Have you given 6+ hold’em a go yet? If so you’ll know this short-deck game – available on PokerStars right now – provides more action than the director of an Expendables film.
Yesterday our action stars were PokerStars Ambassadors Lex Veldhuis, Jaime Staples, Fintan Hand, Ben Spragg, Kevin Martin, plus Nick Walsh of OP-Poker, all of whom came together on the PokerStars Twitch channel for a multicam 6+ cash game stream.
Not familiar with 6+ yet? Don’t fret. We’ve already got some great content for you to catch up with. In a nutshell, 6+ is No Limit Hold’em (NLHE) with the twos, threes, fours and fives removed from the deck. That means there are a lot of changes in both individual hand strengths and hand rankings (a flush beats a full house, for example, as it’s harder to hit one with four suited cards removed).
MORE ABOUT 6+:
INTRODUCTION | LEX’S GUIDE | SIX WAYS POKER CHANGED | TESTING THE WATER
We saw hand strengths come into question early on when Spraggy faced a big all-in decision versus Fintan.
“Equities run close, mate.”
“I just put it all in with ace-queen,” Spraggy said afterwards. “We’re learning as we go. Ace-queen? Bad hand.”
But if hands like ace-queen become less desirable in 6+, what kind of hands are you looking for? Just like in NLHE, the big pocket pairs (aces and kings, queens less so) are still very strong, while suited connectors (jack-ten, nine-ten etc.) become stronger than they are in NLHE due to higher likelihood of making straights.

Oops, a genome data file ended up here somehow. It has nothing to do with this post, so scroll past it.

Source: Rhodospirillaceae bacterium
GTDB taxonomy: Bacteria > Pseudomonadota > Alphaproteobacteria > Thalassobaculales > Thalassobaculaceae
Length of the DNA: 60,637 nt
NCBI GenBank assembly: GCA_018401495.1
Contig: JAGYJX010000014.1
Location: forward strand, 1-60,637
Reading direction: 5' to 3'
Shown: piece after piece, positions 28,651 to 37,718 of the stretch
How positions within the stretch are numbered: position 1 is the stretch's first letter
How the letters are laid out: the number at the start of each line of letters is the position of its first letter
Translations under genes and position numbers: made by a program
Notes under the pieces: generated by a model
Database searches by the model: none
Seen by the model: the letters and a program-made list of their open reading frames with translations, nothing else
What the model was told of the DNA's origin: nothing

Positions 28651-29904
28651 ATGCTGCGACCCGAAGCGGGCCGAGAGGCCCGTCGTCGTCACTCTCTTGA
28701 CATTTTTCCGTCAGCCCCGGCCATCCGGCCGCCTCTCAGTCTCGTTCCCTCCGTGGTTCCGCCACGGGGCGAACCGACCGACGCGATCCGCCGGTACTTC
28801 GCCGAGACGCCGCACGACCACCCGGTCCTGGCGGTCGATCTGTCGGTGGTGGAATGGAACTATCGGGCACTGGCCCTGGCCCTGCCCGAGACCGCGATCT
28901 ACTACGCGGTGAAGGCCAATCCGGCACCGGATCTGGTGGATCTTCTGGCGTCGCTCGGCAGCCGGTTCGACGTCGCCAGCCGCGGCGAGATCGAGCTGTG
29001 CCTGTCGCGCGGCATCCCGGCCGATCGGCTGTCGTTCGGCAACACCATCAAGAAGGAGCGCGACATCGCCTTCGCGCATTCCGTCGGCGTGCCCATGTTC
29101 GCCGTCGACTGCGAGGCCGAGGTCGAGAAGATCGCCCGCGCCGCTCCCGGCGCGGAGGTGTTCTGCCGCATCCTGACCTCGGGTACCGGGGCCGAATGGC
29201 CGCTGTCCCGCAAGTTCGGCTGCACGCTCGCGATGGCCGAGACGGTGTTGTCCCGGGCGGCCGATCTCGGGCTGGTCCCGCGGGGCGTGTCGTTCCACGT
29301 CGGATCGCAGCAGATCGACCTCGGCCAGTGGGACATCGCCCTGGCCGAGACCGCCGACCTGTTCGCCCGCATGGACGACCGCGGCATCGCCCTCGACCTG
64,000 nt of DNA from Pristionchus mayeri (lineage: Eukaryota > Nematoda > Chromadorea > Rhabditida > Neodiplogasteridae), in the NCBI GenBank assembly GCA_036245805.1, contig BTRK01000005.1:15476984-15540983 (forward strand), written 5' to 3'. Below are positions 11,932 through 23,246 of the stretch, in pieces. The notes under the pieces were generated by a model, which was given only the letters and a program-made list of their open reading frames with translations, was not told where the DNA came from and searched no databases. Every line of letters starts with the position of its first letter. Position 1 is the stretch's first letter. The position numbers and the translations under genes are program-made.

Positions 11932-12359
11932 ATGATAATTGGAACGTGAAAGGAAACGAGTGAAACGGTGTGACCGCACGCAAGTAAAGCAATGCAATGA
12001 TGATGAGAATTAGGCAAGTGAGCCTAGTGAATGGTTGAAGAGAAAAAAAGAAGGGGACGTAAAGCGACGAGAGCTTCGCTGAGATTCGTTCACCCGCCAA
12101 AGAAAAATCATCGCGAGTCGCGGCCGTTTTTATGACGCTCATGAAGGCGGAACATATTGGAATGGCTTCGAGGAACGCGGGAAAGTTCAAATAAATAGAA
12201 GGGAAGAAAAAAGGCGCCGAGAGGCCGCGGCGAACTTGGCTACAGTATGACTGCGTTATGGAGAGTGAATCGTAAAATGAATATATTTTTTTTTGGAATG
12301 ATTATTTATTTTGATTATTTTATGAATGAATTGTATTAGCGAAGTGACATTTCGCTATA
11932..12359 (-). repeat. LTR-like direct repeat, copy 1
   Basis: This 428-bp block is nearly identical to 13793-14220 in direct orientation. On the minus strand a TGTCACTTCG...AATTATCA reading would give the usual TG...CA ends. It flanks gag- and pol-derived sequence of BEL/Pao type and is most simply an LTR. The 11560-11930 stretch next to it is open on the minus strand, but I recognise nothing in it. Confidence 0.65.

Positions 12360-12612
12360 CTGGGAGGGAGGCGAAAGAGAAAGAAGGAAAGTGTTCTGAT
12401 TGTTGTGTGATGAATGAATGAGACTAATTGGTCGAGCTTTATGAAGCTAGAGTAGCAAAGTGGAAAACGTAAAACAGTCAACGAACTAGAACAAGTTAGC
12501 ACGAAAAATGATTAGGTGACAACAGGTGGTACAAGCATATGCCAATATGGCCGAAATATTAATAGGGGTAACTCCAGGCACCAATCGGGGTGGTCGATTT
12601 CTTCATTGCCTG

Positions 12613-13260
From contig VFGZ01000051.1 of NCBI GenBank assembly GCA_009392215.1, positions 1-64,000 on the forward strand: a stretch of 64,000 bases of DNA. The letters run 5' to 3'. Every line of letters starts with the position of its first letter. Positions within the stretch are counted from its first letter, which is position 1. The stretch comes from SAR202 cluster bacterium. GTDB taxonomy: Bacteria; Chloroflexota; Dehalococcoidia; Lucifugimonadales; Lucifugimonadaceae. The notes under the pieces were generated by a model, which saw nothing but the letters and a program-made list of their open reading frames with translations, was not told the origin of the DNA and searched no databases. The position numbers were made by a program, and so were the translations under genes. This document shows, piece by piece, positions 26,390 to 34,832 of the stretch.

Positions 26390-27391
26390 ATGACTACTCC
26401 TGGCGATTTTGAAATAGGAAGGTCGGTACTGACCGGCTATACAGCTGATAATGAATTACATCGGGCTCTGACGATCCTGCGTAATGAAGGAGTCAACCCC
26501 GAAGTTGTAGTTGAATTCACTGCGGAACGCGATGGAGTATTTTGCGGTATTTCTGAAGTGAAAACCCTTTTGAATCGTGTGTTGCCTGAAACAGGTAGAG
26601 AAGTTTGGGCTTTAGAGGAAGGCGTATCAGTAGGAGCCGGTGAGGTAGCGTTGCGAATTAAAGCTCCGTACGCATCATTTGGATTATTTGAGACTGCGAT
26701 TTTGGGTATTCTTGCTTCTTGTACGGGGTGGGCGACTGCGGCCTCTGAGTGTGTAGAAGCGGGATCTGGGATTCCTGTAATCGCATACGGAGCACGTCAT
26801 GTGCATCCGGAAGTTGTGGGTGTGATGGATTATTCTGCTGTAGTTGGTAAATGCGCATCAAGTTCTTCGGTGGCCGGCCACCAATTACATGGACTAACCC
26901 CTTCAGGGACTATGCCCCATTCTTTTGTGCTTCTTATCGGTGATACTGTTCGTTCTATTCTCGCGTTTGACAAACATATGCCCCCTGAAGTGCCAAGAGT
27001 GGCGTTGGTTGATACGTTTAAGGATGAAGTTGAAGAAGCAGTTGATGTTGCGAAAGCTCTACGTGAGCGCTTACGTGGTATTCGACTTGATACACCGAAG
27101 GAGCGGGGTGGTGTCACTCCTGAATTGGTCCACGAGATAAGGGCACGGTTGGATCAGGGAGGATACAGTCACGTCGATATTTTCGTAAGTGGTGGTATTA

This pot showed Kevin Martin going for it with nine-ten suited in a three-way all-in.
“We’ll see a flop…should I be seeing flops here?”
“Yes! I made a flush in short-deck!”
“Straight draws are amazing in this game,” he told the group. “An open-ended straight draw will have 40 per cent against top pair.”
“This reminds me of an article I just read…”
Again, check out the article Nick is referring to here: Lex’s Why I love 6+ Holdem.
The big pots kept on coming, with the guys showing that moving all-in instead of three or four-betting seems to be the current standard play with strong hands.
Spraggy began to make a comeback, doubling up in a straight over straight hand versus Nick.
“How you like me now? Spraggy what?”
He’d lose a little back in this hand versus Lex though. With a jack-high flop out there, Lex jammed for ten times the pot, and then explained the strategy behind it.
“Why did you do that?”
Having doubled through Spraggy to get off to a great start, Fintan later saw his stack fall back below what he started with. In this hand he turned third pair into a bluff versus Jaime Staples, who held a flush. However, Staples still wasn’t too excited about what was going on, causing Hand to go on a bit of a rant. Check it out.
“Ahhh stop slowrolling me. FFS!”
Another couple of takeaways we saw in this game were that folding pocket queens pre-flop seemed to be a common–and correct–play when facing aggression. Ten-jack suited versus pocket aces was also an interesting spot.
“That’s the classic all-in of this game,” said Lex. “Yeah, that’s the AK vs QQ of NLHE,” added Spraggy.
With just a minute of the stream still to go, the competition for who could end with the largest stack truly began. Lex led the way, but both Fintan and Kevin still had a good shot at overtaking him.
Then this pot played out.
“I did it! I have the biggest stack!”
After a couple more hands, Kevin ended with around $460 while Lex wrapped up with $430. They were the two biggest winners from the stream.
The session was super entertaining, and you can bet we’ll have more 6+ streams coming your way soon on the PokerStars channel.
You can play both real money and play money games of 6+ right now on PokerStars. Click here to open an account and get started.